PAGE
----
Sometimes the best solution to a problem is to “re” it. You reaffirm your wedding vows. The doctor tells you to drop some pounds, so you renew your lapsed gym membership.

We’re always re-ing something: rewriting essays; re-roofing houses; getting reacquainted with long lost friends. Do-overs are a necessary, and oftentimes a blessed, part of our lives. We get a chance to do it right the second time.

It’s not unusual for people to feel the same about baptism.

Dealing with Doubts

Carol, let’s say, was baptized as an infant, but in later years she began attending a church where only older children and adults are baptized. She’s told, “It’s good that your parents were concerned about your spiritual welfare, but that was not a real baptism. It was more like your dedication to the Lord. But now that you have your own personal relationship with Jesus, you need to show that commitment in the assembly of believers by obeying our Lord’s command to be baptized.”

Or take the case of David. He was baptized when he was seven years old. He remembers that day in church, but he’s not sure if he was really a believer when it was done to him. Now that he is older and is more certain of his faith, he’s wondering if he needs to be re-baptized as a way of affirming that he is a follower of Jesus.

I get where Carol and David are coming from. I can’t tell you how many times I’ve wanted to re-do something in my life. Maybe I’ve messed something up that needs to be fixed, forgotten something that needs to be remembered, or just simply yearn for the confidence that comes from doing something afresh. I’ve been that lost sheep who wandered from the flock of Christ and returned covered in the mud of my wanderings. Don’t I need to be rewashed? I’ve gotten angry with God, stomped off to live in the “freedom” of a rebellious life, and eventually returned with a soiled conscience in dire need of a bath. I’ve wanted to strip off my filthy clothes, ease myself into a deep pool of baptism, and simply soak for hours on end until all the dirt and grime of my iniquity has disappeared and I’m clean again.

Here’s the good news for Carol and David and all of us who desire this cleansing: God is ready and willing to give it to you. And here’s some even better news: you don’t need to be re-baptized to receive it.

God Is the Baptizer

Some of the most important truths to realize about baptism are these:
--God is the baptizer, you are the baptized.
--He is the giver, you are the receiver.
--He is the bather, you are the bathed.

When we do things, we have a tendency to do them wrongly, imperfectly, insufficiently. We mess them up in one way or another. But when God does things, he does them right. He does them well. He does nothing halfway.

If we baptized ourselves, I could better understand the desire for re-baptism, because I’m sure we would do something wrong. To err is human, right? But since we don’t baptize ourselves, but are baptized by God, our washing in the word is 100% right, 100% gift, now and forever.

Every baptism is a perfect baptism done by a perfect Savior.

Like the crucifixion of Jesus for you, the baptism by Jesus of you, is non-repeatable. It can’t be done again because it was done just right the first time.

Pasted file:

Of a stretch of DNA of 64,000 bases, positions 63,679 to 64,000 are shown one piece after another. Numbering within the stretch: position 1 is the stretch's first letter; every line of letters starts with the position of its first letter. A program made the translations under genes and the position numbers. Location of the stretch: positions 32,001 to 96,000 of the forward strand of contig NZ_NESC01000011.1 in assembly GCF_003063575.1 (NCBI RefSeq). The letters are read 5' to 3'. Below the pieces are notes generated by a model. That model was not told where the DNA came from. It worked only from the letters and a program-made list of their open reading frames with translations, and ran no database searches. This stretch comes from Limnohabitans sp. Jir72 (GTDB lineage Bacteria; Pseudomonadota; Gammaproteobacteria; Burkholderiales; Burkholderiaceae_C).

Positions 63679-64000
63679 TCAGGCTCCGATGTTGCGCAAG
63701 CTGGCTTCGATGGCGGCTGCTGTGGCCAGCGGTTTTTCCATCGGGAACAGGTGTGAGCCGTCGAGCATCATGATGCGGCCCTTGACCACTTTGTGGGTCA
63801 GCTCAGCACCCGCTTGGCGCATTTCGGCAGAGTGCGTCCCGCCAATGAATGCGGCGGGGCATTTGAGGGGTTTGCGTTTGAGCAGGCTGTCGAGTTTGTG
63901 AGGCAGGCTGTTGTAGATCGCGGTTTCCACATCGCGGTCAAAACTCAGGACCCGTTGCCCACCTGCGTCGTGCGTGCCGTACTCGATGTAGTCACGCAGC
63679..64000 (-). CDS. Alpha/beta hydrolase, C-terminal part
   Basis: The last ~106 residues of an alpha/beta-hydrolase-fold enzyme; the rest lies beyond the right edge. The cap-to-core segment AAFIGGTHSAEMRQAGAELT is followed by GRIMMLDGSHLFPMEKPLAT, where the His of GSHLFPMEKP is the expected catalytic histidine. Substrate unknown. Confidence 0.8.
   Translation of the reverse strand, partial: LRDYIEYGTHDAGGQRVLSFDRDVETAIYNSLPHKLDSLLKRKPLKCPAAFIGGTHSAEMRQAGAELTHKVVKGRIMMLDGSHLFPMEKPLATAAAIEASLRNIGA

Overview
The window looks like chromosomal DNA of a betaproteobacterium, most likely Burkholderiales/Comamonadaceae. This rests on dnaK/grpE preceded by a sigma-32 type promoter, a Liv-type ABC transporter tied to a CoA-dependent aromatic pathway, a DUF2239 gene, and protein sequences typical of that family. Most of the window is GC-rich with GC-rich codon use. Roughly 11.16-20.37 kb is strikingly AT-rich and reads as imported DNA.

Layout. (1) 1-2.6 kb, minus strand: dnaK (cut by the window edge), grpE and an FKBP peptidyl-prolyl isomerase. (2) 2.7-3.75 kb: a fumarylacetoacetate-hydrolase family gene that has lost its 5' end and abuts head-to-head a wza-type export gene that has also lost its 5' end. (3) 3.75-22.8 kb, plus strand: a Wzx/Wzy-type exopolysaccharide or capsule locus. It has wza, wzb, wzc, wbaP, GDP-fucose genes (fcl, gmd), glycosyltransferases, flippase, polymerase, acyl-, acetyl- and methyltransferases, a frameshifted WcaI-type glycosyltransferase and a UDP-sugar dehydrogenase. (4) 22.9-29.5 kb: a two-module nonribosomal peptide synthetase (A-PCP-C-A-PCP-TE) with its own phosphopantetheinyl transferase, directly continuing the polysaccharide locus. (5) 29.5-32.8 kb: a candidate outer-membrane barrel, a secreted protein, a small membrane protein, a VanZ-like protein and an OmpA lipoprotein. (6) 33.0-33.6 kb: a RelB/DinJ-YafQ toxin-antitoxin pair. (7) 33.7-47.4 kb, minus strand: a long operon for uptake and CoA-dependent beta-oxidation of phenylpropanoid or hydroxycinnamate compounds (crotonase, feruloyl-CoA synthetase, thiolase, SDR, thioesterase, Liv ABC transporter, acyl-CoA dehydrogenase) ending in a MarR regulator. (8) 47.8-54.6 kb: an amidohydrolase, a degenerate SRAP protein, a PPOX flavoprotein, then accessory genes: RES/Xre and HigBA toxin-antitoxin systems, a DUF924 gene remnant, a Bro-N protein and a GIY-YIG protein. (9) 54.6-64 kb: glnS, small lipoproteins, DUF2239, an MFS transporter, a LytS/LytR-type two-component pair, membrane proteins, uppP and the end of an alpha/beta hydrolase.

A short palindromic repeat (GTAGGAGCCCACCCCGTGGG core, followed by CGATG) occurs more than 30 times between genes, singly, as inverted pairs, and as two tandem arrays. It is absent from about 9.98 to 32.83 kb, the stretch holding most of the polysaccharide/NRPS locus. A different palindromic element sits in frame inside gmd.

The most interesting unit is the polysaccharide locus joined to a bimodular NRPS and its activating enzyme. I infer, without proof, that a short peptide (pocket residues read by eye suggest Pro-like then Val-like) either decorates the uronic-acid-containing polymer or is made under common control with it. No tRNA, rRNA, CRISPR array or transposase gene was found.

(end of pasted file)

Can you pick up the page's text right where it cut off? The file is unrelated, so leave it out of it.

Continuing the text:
Running to the Arms of our Mother

When we’ve gone astray from God and need those cleansing waters; when we’ve gone through a period of doubting and desire to have our faith strengthened; when we can’t even remember our baptism and need to experience its blessings anew; we don’t need a do-over. We don’t need to have the water poured over us again.

Instead, God does something better for us: he shows us that the cleansing, saving waters of baptism never evaporate. In fact, those waters keep us drenched with grace every day of our lives.

When I got hurt as a child, I ran into the arms of my mother, into the arms of the woman in whose womb I was conceived. I didn’t look for another mother, another womb, another comfort. So when I hurt myself through my sin, I run back into the arms of the baptismal mother in which I was conceived and born again. I don’t look for another baptism, another washing, another comfort. I return to the source of my life.

Christ doesn’t re-baptize, but he does return sinners to their baptism. He carries us lost sheep home to the pool in which we were originally washed. He strengthens the faith we were originally given in our baptism. He sends us pastors to speak the words of his forgiveness into us; and those absolving words are wet with baptism’s waters. Jesus tells us, “I baptized you. Through my crucifixion wounds you entered my body to become part of me. My body is your body; my blood is your blood. We are one. I can no more lose you than I can lose a limb. You are baptized. You are mine. When I look at you, I see a clean, forgiven, beloved brother and sister.”

Yes, sometimes the best solution to a problem is to “re” it. But that’s only when we’re the one solving the problem. Christ has already solved the problem of sin. He was crucified for our transgressions and raised for our justification. He has baptized us into that crucifixion and justified us in those same resurrection waters. It is finished. He has accomplished it all for you, given it all to you in baptism, and will forever keep you in those gifts by his grace and mercy.

For those baptized in the name of the Father and of the Son and of the Holy Spirit—for those who have this divine name placed upon them—there is never a need for re-baptism.

Jesus did it right, for you, the first time. And that is very good news, indeed.